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  1. #21
    Steve Smith's Avatar
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    Quote Originally Posted by Lee L View Post
    The duplex method is shown in the book as a correct method with a flat sensor incident meter (or perhaps an invercone), not with a domed meter.
    Yes. I re-read mine recently and realised it was for a flat receptor and that the dome style diffusers automatically carry out the duplex calculation.

    If I get a bit of spare time tomorrow I might do some experiments with my Weston meter with its invercone and a Zeiss Ikophot with it's flat diffuser to see what the variance is as I thought the invercone behaved as a dome rather than a flat receptor as you suggest. I suppose I should go and read that chapter again!.


    Steve.
    "People who say things won't work are a dime a dozen. People who figure out how to make things work are worth a fortune" - Dave Rat.

  2. #22
    markbarendt's Avatar
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    Thanks Lee,

    I just ordered a used book from Amazon, 0.31 + 4.00 for shipping.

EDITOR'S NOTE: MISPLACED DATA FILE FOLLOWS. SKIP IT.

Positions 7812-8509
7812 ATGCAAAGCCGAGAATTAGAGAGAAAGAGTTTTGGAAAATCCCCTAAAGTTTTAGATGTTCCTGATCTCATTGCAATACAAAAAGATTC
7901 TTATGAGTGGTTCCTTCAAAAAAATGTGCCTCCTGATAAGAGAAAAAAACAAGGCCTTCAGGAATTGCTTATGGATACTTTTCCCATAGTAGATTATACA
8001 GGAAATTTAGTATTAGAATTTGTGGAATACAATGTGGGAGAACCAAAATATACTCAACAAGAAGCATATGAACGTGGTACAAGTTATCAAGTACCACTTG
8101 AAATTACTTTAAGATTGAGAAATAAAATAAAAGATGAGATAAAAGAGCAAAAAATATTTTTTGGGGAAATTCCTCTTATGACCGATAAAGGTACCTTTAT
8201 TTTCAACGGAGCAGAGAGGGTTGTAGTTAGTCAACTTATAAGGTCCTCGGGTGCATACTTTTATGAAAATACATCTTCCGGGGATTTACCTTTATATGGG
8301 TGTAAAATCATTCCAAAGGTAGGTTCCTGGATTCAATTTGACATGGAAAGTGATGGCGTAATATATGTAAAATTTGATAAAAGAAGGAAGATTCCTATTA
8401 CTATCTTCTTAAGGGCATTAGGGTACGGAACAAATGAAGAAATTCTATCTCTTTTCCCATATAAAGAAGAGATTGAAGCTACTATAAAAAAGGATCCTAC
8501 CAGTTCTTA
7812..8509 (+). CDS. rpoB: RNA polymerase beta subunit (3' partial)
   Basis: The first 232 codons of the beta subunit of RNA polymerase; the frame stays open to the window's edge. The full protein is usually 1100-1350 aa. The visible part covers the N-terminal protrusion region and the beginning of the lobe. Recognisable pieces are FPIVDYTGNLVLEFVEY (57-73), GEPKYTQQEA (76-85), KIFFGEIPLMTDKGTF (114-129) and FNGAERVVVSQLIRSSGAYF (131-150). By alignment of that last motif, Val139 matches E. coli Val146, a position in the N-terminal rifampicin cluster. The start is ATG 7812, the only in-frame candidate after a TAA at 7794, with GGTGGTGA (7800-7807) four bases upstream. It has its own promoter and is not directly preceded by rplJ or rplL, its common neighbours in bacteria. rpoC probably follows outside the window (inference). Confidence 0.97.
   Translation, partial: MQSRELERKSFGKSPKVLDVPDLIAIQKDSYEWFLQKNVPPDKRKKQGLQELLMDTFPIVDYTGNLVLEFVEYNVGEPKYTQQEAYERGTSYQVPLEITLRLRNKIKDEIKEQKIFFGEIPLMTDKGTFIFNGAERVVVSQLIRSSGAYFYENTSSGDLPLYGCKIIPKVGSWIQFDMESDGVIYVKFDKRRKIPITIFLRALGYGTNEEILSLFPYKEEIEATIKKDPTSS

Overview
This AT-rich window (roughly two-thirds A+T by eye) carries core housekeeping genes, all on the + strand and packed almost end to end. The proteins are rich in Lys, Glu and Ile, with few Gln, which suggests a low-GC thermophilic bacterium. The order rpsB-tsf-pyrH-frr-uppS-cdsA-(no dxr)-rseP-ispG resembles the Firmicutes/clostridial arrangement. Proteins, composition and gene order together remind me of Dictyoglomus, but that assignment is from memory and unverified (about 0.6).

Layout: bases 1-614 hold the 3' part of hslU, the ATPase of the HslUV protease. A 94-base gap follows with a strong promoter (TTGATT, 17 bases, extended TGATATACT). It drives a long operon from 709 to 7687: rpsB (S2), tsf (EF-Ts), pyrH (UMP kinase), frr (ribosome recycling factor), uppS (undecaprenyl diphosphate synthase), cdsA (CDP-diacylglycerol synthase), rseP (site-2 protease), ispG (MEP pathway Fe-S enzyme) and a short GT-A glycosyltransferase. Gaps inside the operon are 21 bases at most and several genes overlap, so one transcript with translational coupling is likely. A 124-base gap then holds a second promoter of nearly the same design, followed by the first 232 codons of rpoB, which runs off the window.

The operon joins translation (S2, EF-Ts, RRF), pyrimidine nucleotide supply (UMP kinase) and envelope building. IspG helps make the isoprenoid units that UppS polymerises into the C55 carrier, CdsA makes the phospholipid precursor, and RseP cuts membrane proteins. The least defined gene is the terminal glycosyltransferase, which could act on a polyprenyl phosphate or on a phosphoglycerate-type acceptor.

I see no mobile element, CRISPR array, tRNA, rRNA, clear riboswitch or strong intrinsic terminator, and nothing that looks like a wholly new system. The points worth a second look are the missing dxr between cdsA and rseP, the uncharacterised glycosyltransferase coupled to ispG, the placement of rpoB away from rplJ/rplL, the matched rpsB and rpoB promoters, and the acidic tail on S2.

That 130 degree limit and using the flat face actually makes a lot more sense on the duplexing.
    Mark Barendt, Beaverton, OR

    "We do not see things the way they are. We see things the way we are." Anaïs Nin

  3. #23
    Lee L's Avatar
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    Quote Originally Posted by Steve Smith View Post
    If I get a bit of spare time tomorrow I might do some experiments with my Weston meter with its invercone and a Zeiss Ikophot with it's flat diffuser to see what the variance is as I thought the invercone behaved as a dome rather than a flat receptor as you suggest. I suppose I should go and read that chapter again!.

    Steve.
    I haven't read all of the book yet. Discussion of the Invercone appears to be spread throughout the book. My first impression is that they may see the Invercone as having a cardioid response pattern, but that's not based on a complete reading.

    It's a new book to me. I'd heard of it, but haven't seen it locally available or widely discussed in the US. My hardback 1981 copy was ordered through abebooks for US$1 and US$2.99 shipping. It appears to be technically very solid, although a bit dated in areas where some equipment is concerned, but it is based on a 1952 edition with revisions until at least 1981. Well worth a read. They do discuss under what conditions it's necessary to depart from standard metering techniques, and what methods of departure are effective.